06 May 2016
The Cold War
Significance of the Cuban Missile Crisis
At the end of World War Two a new era began of rivalry between two major superpowers, the United States (US) and Union of Soviet Socialist Republics (USSR). This rivalry fueled by each superpower's differing political and world views, of capitalism and communism, led to a tense environment which threatened both superpowers, and the world at large, with nuclear destruction. The Cuban missile crisis was a complex event during the Cold War where both major superpowers where at a stalemate where any action could result in an all-out war. At the height of the Cold War, the Cuban Missile Crisis was a significant event which defined the time, as it was the closest the world has ever gotten to mutually assured destruction.
It is important to understand the causes and motivations of the various parties involved in the Cuban Missile Crisis. Fidel Castro resorted to asking the USSR for protection and assistance in reshaping his country due to his mistrust of capitalism. When the rebel Fidel Castro assumed power after the Cuban Revolution he chose to nationalise the US owned businesses within Cuba. Castro believed that this was the best course of action to begin resolving the six main problems, “the problem of land, the problem of industrialisation, the problem of housing, the problem of unemployment, the problem of education and the problem of the people's health” (Castro, 1953). This brought about the severing of diplomatic relations and imposition of a trade embargo by the US, which still stands today, by the US. In Castro's four hour speech entitled ‘History Will Absolve Me’ he stated, “Everyone agrees with the urgent need to industrialise the nation...but the capitalists insist that the workers remain under yoke. The States sits back with its arms crossed and industrialisation can wait forever.” (Castro, 1953). In this excerpt Castro showed his clear bias against capitalism and the United States blaming them for much of Cuba's problems, as outlined above. This mistrust of capitalism contributed to Castro asking the USSR for assistance in protecting their interests.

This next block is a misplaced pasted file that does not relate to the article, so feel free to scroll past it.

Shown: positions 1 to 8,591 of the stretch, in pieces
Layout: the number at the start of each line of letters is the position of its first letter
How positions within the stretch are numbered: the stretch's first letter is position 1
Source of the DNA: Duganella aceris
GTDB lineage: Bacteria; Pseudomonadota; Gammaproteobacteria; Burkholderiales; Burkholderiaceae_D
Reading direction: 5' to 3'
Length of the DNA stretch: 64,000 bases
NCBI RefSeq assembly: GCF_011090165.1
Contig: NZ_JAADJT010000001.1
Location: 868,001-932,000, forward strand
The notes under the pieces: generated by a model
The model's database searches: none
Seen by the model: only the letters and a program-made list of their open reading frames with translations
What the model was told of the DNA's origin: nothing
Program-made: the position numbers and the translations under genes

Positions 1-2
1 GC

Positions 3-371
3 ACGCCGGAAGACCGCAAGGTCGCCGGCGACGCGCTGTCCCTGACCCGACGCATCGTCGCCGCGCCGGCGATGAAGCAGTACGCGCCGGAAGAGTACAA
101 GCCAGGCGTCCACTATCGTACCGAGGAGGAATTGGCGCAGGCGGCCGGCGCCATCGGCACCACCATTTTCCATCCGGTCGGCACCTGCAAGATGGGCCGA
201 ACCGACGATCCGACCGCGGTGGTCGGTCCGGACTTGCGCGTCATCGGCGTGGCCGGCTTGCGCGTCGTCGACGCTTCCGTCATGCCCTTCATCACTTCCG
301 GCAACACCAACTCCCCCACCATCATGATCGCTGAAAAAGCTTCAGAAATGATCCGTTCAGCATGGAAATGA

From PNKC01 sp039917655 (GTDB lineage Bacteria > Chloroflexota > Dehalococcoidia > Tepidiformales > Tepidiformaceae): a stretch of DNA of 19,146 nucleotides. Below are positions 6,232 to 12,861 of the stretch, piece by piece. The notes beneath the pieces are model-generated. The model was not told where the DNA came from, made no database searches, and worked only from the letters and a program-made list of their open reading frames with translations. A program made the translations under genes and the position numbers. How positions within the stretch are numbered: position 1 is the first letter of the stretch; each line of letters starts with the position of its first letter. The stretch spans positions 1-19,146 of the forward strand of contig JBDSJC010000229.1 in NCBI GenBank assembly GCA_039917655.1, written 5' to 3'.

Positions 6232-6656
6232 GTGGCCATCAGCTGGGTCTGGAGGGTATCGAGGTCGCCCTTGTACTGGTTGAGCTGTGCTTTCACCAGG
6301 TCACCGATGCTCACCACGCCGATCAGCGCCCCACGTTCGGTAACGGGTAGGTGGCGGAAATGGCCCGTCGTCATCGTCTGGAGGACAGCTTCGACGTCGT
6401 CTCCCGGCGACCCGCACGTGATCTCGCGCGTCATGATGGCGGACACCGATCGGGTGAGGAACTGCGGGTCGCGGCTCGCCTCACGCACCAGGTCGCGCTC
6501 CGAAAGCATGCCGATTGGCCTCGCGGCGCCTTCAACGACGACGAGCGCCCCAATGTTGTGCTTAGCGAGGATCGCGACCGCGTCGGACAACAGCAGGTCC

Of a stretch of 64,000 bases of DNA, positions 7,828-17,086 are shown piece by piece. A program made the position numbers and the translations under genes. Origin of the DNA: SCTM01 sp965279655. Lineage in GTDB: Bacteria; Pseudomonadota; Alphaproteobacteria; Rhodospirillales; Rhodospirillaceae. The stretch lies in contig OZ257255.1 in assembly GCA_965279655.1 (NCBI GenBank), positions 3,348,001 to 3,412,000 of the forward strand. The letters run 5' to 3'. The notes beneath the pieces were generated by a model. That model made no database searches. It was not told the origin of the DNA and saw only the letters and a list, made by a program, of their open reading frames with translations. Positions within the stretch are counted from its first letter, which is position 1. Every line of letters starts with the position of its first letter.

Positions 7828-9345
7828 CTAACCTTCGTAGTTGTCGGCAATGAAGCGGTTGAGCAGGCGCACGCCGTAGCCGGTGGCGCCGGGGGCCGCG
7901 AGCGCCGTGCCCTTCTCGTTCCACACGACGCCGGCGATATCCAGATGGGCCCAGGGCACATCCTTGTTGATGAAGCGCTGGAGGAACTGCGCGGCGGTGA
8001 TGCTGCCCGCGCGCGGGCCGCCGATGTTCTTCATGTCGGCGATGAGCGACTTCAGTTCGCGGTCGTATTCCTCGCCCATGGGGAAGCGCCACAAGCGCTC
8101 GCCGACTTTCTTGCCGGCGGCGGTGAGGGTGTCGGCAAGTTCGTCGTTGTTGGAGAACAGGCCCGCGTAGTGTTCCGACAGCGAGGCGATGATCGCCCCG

The reason Nikita Khrushchev placed nuclear missiles in Cuba was due to the US placement of missiles around the Soviet Union and to protect Cuban interests. Nikita Khrushchev who was premier of the USSR for much of the Cold War also revealed in his memoirs the reason that he chose to place the missiles in Cuba as he was "giving them [the US] a little taste of their own medicine" (Khrushchev, 1970). This was because "the United States had already surrounded the Soviet Union with its own bomber bases and missiles. We [the Soviet Union] knew that American missiles were aimed against us in Turkey and Italy" (Khrushchev, 1970). In these excerpts from Nikita Khrushchev’s memoirs he states that the Kennedy Aadministration had placed missiles surrounding the USSR thus Khrushchev in retaliated byion...